By using parametric approaches (using an underlying probability distribution), we can build on Kaplan-Meier to accept a broader range of covariates in the independent variables. There are three common distributions used:

- Exponential: \(h(y) = \tau\)
- hazard function is constant (the hazard of exiting is the same regardless of how long it’s been succeeding). no duration dependence.

- Weibull: \(h(y) = \frac{\gamma}{\mu_i^\gamma}y^{\gamma-1}\)
- Generalizes exponential. Adds parameter for duration dependence.

- Cox proportional hazards: \(h(y|x) = h_0(y) \times r(x)\)
- Generalizes Weibull. Multiplicative effect of the baseline hazard \(h_0(y)\) and changes in covariates \(r(x) = \mu_i\) in this case. Non-monotonic.
- Must assume proportional hazards. Hazard ratio of one group is a multiplicative of another, ratio constant over time.

Other variations also exist (e.g., recurrent events, multi-state models).

Example of Cox Proportional Hazards table from Simmons (2000)

### 14.3.1 Survival Models in R

We will do an example of these modeling approaches using the same package in R and dataset.

The workhorse of survival modeling is the `Surv()`

function, which tells R the nature of your survival data, such as the duration variable and if the origin should be assumed to be 0 or if, instead, it is located under a different variable. The examples we use are very basic. If you are using this for your own research, I recommend investigating the options available in this function. The documentation is here.

### 14.3.2 Weibull Model

Note: `survreg()`

fits what are called accelerated failure models, not proportional hazards models. The coefficients are logarithms of ratios of survival times, so a positive coefficient means longer survival. This is a different type of modeling specification than what other softwares, such as Stata, will default to when fitting the Weibull model. Both can be valid, but it matters for interpretation (what a positive vs. negative sign means in the model). Sarah Haile describes alternative ways to present these models using supplemental functions here.

```
<- survreg(Surv(time=time, event=status)~ age + sex,
wfit data=lung,
dist = "weibull")
summary(wfit)
```

```
Call:
survreg(formula = Surv(time = time, event = status) ~ age + sex,
data = lung, dist = "weibull")
Value Std. Error z p
(Intercept) 6.27485 0.48137 13.04 < 2e-16
age -0.01226 0.00696 -1.76 0.0781
sex 0.38209 0.12748 3.00 0.0027
Log(scale) -0.28230 0.06188 -4.56 5.1e-06
Scale= 0.754
Weibull distribution
Loglik(model)= -1147.1 Loglik(intercept only)= -1153.9
Chisq= 13.59 on 2 degrees of freedom, p= 0.0011
Number of Newton-Raphson Iterations: 5
n= 228
```

We can interpret this as women having a higher survival duration than men. Positive coefficients for this model are associated with longer duration times. The hazard decreases and average survival time increases as the \(x\) covariate increases.

We can get different quantities of interest, such as a point at which 90% of patients survive.

```
# 90% of patients of these types survive past time point above
predict(wfit, type = "quantile", p =1-0.9,newdata =
data.frame(age=65, sex=c(1,2)))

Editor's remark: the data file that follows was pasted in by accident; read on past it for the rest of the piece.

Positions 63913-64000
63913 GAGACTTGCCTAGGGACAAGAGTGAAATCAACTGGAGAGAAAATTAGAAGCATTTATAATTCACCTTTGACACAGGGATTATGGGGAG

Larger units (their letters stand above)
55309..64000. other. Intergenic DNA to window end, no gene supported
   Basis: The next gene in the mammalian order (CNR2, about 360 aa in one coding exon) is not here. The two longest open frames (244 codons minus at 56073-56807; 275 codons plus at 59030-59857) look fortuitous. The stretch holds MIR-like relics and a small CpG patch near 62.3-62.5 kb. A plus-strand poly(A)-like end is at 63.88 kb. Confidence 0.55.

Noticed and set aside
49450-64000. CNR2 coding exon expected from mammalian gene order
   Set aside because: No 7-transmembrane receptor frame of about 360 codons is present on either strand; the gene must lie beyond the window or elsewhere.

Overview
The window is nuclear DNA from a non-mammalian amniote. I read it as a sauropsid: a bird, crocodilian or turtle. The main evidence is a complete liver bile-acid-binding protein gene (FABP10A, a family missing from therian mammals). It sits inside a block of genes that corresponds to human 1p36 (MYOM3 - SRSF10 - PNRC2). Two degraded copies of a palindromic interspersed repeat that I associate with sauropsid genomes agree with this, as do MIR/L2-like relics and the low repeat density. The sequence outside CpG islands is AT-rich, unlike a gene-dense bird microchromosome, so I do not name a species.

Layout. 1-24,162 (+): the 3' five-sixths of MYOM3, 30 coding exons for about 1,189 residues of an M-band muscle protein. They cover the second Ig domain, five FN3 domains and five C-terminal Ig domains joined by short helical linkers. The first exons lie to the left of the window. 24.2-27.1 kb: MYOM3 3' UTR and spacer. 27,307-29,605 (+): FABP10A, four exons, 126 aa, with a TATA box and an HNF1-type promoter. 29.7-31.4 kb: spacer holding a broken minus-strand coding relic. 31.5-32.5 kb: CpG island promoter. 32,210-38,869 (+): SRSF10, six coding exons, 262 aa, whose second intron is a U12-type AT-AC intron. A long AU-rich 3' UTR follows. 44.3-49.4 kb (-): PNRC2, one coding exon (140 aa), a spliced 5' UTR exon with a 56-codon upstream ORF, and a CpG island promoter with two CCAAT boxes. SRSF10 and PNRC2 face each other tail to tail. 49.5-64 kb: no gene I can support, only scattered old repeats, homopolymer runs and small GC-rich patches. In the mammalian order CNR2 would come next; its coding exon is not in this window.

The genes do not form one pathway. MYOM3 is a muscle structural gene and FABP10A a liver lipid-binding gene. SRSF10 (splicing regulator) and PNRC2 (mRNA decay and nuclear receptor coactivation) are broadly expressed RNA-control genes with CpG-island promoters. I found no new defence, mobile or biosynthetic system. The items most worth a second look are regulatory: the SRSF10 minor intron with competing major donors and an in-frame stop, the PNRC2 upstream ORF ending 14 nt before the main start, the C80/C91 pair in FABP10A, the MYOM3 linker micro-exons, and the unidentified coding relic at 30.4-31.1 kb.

```

```
1 2
64.28587 94.20046
```

A survival curve can then be visualized as follows:

```
<- seq(.99, .01, by = -.01)
pct <- predict(wfit, type = "quantile", p =1-pct,newdata =
wb data.frame(age=65, sex=1))
<- data.frame(time = wb, surv = pct,
survwb upper = NA, lower = NA, std.err = NA)
ggsurvplot(fit = survwb, surv.geom = geom_line,
legend.labs="Male, 65")
```

### 14.3.3 Cox proportional Hazards Model

This model will rely on a different R function `coxph()`

. Note the difference in interpretation.

```
<- coxph(Surv(time, status) ~ age + sex,
fit data = lung)
summary(fit)
```

```
Call:
coxph(formula = Surv(time, status) ~ age + sex, data = lung)
n= 228, number of events= 165
coef exp(coef) se(coef) z Pr(>|z|)
age 0.017045 1.017191 0.009223 1.848 0.06459 .
sex -0.513219 0.598566 0.167458 -3.065 0.00218 **
---
Signif. codes: 0 '***' 0.001 '**' 0.01 '*' 0.05 '.' 0.1 ' ' 1
exp(coef) exp(-coef) lower .95 upper .95
age 1.0172 0.9831 0.9990 1.0357
sex 0.5986 1.6707 0.4311 0.8311
Concordance= 0.603 (se = 0.025 )
Likelihood ratio test= 14.12 on 2 df, p=9e-04
Wald test = 13.47 on 2 df, p=0.001
Score (logrank) test = 13.72 on 2 df, p=0.001
```

Here, positive coefficients mean that the hazard (risk of death) is higher.

- \(exp(\beta_k)\) is ratio of the hazards between two units where \(x_k\) differ by one unit.
- Hazard ratio above 1 is positively associated with event probability (death).

Visualizing Results

- The
`survminer`

package has some shortcuts for this type of model. - A simple plot would be the overall survival probabilities from the model

```
library(ggplot2)
library(survminer)
<- survfit(fit)
cox1 ggsurvplot(cox1, data = lung)
```

We can also visualize the results by using the same types of approaches we do when we use the `predict()`

function and specify new \(X\) data in other types of regression. Here, we will use the command `survfit`

.

```
<- data.frame(sex = c(1,2), age = c(62, 62) )
sex_df <- survfit(fit, data = lung, newdata = sex_df)
cox1 ggsurvplot(cox1, data = lung, legend.labs=c("Sex=1", "Sex=2"))
```

```
Warning: `gather_()` was deprecated in tidyr 1.2.0.
ℹ Please use `gather()` instead.
ℹ The deprecated feature was likely used in the survminer package.
Please report the issue at <https://github.com/kassambara/survminer/issues>.
```

You may wish to test the proportional hazards assumption. Here are two resources for this here and here.